Radio Kathy

In 1974, as a 15 year old boy, I joined an Island pirate radio station called Radio Kathy. It was set up by Nigel Hayles and Graham Dyer and like me, both huge radio enthusiasts. We would try to operate every Sunday but that wasn't always possible. Our start time was midday and we would run for 3 to 4 hours with a mixture of old and new music programming. The transmitter was, of course, home built and the circuit diagram was given to us by Radio Jackie. It was 15 watts in output and used and 807 valve with an anode cap which always turned blue when we on full power. We also used a 6V6 for modulation and one other which I can't remember.

I remember one transmission day we had inadvertently put the wrong modulator valve in (it was an EL34) and caused a dreadful hissy output. We managed to retrieve the trusty 6V6 and changed it whilst on air and during my programme. I still have a recording of it being changed during Bob Dylan's Lay Lady Lay. To actually do this was no mean feat as our site was out in the country so it entailed a trip into town to effect the change. Speaking of sites, we did have several but our main, albeit overused site, was on the outskirts of Ryde in a village called Ashey.

We were lucky to be at the top of a hill and had reasonable sight to the main access road as well as a splendid view overlooking the Solent and across to the mainland. With only 15 watts, we were amazed to be getting reception reports from as far away as London. The aerial was a wire cut to quarter wave. We transmitted on 222 or 227 metres in the medium wave, we had crystals for both. The site was very good to us in that it had two trees, one very high and the other not so. We would tie a piece of string onto a stone then tie the other end of the string onto one end of the aerial. The stone would then be thrown over the highest branch of the taller tree. This was always performed by Nigel who was extremely adept at this task. I would then pull the string and hence the aerial up to the highest point and we would then tie off the other end to the small tree, thus creating an inverted L aerial. This would then be connected to the transmitter. Power for this would be in the form of two car batteries linked to a rotary inverter. This brought the power up to 240v although I do remember one we had which supplied 490v. We later used a transistorised inverter which was lighter and probably more stable. It did, I remember, produce a very high pitched whistle when it was running, which could be heard throughout the site.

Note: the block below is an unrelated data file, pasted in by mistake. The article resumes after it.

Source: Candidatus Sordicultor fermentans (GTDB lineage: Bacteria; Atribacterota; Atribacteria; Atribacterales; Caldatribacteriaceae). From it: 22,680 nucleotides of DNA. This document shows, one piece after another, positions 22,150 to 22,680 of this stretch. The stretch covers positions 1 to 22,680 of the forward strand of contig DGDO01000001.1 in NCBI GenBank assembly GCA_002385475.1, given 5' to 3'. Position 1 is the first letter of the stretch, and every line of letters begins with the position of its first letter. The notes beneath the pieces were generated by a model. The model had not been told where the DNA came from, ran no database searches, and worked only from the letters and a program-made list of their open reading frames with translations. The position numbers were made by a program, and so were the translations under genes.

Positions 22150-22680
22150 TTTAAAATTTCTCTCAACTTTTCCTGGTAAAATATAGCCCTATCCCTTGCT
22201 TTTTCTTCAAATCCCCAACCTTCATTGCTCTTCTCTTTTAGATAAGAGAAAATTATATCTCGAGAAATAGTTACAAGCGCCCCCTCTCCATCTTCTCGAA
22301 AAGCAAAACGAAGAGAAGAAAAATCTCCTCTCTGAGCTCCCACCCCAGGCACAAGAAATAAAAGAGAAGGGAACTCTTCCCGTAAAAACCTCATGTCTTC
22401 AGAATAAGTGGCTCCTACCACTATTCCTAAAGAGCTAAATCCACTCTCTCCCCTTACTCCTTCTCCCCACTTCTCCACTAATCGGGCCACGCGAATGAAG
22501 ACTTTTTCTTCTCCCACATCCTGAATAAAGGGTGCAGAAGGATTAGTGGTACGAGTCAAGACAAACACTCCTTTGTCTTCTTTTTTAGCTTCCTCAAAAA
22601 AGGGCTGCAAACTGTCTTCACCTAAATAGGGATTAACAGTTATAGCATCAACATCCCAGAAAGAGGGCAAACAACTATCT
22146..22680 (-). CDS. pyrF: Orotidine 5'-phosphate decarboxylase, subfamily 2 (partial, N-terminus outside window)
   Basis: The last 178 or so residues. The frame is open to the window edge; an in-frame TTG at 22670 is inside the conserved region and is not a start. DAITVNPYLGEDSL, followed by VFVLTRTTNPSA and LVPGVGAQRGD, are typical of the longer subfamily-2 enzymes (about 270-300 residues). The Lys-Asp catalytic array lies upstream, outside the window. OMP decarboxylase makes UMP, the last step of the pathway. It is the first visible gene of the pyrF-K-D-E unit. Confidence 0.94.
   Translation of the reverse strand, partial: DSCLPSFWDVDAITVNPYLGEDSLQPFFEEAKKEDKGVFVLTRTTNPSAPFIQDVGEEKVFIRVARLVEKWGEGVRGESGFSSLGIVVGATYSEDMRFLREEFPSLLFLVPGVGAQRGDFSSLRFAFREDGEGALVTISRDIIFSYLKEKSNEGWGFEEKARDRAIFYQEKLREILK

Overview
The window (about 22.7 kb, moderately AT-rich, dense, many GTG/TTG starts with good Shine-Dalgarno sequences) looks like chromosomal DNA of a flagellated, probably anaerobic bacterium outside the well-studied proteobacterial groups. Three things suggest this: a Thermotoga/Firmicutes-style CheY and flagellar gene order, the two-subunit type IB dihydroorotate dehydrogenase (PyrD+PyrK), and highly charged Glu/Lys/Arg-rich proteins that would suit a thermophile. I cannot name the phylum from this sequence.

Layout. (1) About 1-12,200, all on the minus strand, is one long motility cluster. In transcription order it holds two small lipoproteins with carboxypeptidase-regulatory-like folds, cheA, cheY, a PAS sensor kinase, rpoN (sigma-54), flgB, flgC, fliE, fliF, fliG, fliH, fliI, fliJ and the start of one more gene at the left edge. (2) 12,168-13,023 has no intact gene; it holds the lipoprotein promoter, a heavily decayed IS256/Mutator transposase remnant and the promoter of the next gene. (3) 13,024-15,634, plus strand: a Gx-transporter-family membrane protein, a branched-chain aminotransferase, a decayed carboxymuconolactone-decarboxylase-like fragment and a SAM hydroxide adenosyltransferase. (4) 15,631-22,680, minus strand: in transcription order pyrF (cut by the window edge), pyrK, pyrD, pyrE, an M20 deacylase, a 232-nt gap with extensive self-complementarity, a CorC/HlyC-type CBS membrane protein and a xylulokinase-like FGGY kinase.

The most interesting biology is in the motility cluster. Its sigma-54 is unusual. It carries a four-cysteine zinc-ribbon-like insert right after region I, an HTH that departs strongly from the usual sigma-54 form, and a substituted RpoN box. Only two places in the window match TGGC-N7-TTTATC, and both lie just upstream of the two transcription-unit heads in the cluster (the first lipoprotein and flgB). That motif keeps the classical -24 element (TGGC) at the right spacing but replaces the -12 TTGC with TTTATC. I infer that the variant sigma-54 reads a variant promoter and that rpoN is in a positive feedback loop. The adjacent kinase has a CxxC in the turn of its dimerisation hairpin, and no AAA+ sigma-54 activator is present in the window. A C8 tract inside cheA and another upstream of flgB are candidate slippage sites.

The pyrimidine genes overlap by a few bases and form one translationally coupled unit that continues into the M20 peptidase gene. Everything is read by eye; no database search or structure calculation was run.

I should also say that the site was, in fact, a field which had a footpath running through it and often we would meet walkers who stopped to have a chat. We would claim that we were conducting atmospheric experiments for the local college. We were never raided. However, we did receive a few visits from journalists and made it into the local papers on more than one occasion. Always exciting when that happened. I have the original articles somewhere. I remember one site we used comprised an old air raid shelter. It was actually more than that in that the structure contained about 5 rooms. We placed the transmitter in one of the rooms with the aerial going through an air vent. Sadly, the site was only used once because the lay of the land was such that we never really achieved a decent signal out of there. Our programmes we recorded the day or night before and put onto cassette. The studio was pretty basic with really just a couple of decks and a mic, although I do recall being able to play something in off cassette if needs be.

On Saturday evening we all went to the local night club and handed out stickers, telling people to listen. The stickers were simple enough with Radio Kathy in bold capitals, then below that, our wavelength and then the line "The sound of the Solent". We all had presenter names. Mine was Bob Price, Nigel was Dave Collins and Graham was Rick O'Sullivan. For a teenager it was a fantastic time to grow up and I will always treasure those memories. We didn't do it for money, fame or fortune, we did it because we all loved radio. The final transmission from Radio Kathy was Easter, 1980. People began to drift away and do other things. Sadly, Nigel took his life 5 years ago and it has left an empty void. I still regret the stations passing and would welcome an opportunity to do it all again. I hope you don't mind me sharing my reminiscences with you,

Rob Townsend